Evaluation of a pharmacist medicines optimisation clinic for high risk patients following STEMI

  • Warren, Alison, University Hospitals Sussex NHS Foundation Trust (PI)
  • Hyde, Kay, University Hospitals Sussex NHS Foundation Trust (PI)

Project Details

Description

ST-elevation myocardial infarction (STEMI) is the most serious type of heart attack in which there is a complete blockage of the coronary artery, which can, in turn, lead to extensive damage to a large area of the heart. National guidelines state that following STEMI, patients should be initiated, and subsequently optimised on cardio-protective therapies. Local data demonstrated that although these medicines are started during the hospital admission, optimisation of dosages post discharge is uncommon. In 2013, we successfully introduced a pathway focusing on referral of high risk patients (those with left ventricular systolic dysfunction) to a pharmacist prescriber medicines optimisation clinic for up-titration.

Data was collated on the prescription of angiotensin converting enzyme (ACE) inhibitors, beta-blockers and eplerenone and the doses achieved for all STEMI patients referred to the pharmacist clinic for medicines optimisation in 2014–2015.

The overarching aim of this research project was to explore whether pharmacist-led clinic care could help to achieve the goal of optimisation of cardio-protective therapies for STEMI patients after their hospital discharge, as outlined in national guidelines.

Key findings

Sixty one patients were referred to the clinic. At clinic discharge (n=59) all but one patient was prescribed an ACEI inhibitor or ARB (one contra-indicated: angio-oedema) and three patients were not prescribed a beta-blocker (bradycardia).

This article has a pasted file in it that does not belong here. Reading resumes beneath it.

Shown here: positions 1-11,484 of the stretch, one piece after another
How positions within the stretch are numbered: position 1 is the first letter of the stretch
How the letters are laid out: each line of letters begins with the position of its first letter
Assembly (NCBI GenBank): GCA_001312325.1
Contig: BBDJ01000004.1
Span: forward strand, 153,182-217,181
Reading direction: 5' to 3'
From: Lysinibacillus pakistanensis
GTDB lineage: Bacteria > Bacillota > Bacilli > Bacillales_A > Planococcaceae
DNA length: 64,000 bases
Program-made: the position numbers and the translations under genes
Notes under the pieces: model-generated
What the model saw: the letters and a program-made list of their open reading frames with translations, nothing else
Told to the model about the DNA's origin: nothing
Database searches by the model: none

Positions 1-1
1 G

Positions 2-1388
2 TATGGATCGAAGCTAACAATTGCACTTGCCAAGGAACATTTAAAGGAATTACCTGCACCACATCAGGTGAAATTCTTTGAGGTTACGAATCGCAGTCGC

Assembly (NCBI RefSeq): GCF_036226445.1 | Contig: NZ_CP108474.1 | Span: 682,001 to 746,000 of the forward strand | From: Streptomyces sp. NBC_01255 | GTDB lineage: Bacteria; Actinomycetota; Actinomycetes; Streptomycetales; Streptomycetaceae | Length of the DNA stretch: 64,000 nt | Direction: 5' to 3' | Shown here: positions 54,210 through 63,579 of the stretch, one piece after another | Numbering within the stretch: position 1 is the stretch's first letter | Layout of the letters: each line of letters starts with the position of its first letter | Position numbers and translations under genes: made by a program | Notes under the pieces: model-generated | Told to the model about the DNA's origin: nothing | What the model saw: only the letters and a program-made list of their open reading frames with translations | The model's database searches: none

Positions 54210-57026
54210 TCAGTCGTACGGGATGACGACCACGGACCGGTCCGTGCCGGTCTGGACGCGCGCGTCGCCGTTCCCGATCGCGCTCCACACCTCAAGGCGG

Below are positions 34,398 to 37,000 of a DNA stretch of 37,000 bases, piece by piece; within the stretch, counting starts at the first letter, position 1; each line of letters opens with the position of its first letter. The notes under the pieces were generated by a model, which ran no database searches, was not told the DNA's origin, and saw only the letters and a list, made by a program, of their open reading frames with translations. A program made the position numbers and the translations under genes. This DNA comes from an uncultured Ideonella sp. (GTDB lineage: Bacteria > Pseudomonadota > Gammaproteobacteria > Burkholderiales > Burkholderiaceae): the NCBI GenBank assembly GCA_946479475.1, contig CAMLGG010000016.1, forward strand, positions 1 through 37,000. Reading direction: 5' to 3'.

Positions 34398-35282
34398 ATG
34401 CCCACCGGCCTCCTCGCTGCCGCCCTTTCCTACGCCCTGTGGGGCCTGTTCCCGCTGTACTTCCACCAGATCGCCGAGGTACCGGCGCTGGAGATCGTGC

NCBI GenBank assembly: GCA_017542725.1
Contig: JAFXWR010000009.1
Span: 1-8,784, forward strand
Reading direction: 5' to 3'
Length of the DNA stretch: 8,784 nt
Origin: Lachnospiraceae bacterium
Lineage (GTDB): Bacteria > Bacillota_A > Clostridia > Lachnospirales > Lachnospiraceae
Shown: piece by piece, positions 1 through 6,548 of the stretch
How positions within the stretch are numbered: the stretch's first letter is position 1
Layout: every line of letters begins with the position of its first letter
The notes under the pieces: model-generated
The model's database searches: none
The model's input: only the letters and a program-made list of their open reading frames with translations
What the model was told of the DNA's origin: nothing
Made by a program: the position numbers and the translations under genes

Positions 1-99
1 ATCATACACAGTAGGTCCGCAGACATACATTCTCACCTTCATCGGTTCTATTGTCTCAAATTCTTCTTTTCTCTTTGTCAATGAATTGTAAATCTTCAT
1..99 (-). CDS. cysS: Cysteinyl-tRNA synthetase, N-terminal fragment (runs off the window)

For ACEI /ARB, the target dose was attained in 14 patients (24 per cent) with 24 patients (41 per cent) reaching at least 50 per cent of the maximum dose. For beta-blockers, the target dose was attained in one case (two per cent) with only eight patients (13.5 per cent) reaching at least 50 per cent of the maximum dose.

Two-thirds of patients with an ejection fraction of less than 40 per cent were also prescribed eplerenone. Further analysis of these patients is not available.

The reasons that target doses were not achieved are shown in the diagram to the right. Clinical reasons relating to blood pressure, heart rate (beta-blockers) and renal function were dose limiting factors as well as logistical reasons for patients attending a hospital-based service

A pharmacist prescriber is well placed to offer a post discharge medicines optimisation in this high risk patient group. Titration of hospital discharge doses towards target levels is possible but clinical and logistical reasons often mean that target doses cannot be attained. Further evaluation of the appropriateness of eplerenone prescribing is required.

In addition, further research will explore the options regarding pharmacist-led medicines optimisation for all patients post discharge following STEMI and the preferred model of care.
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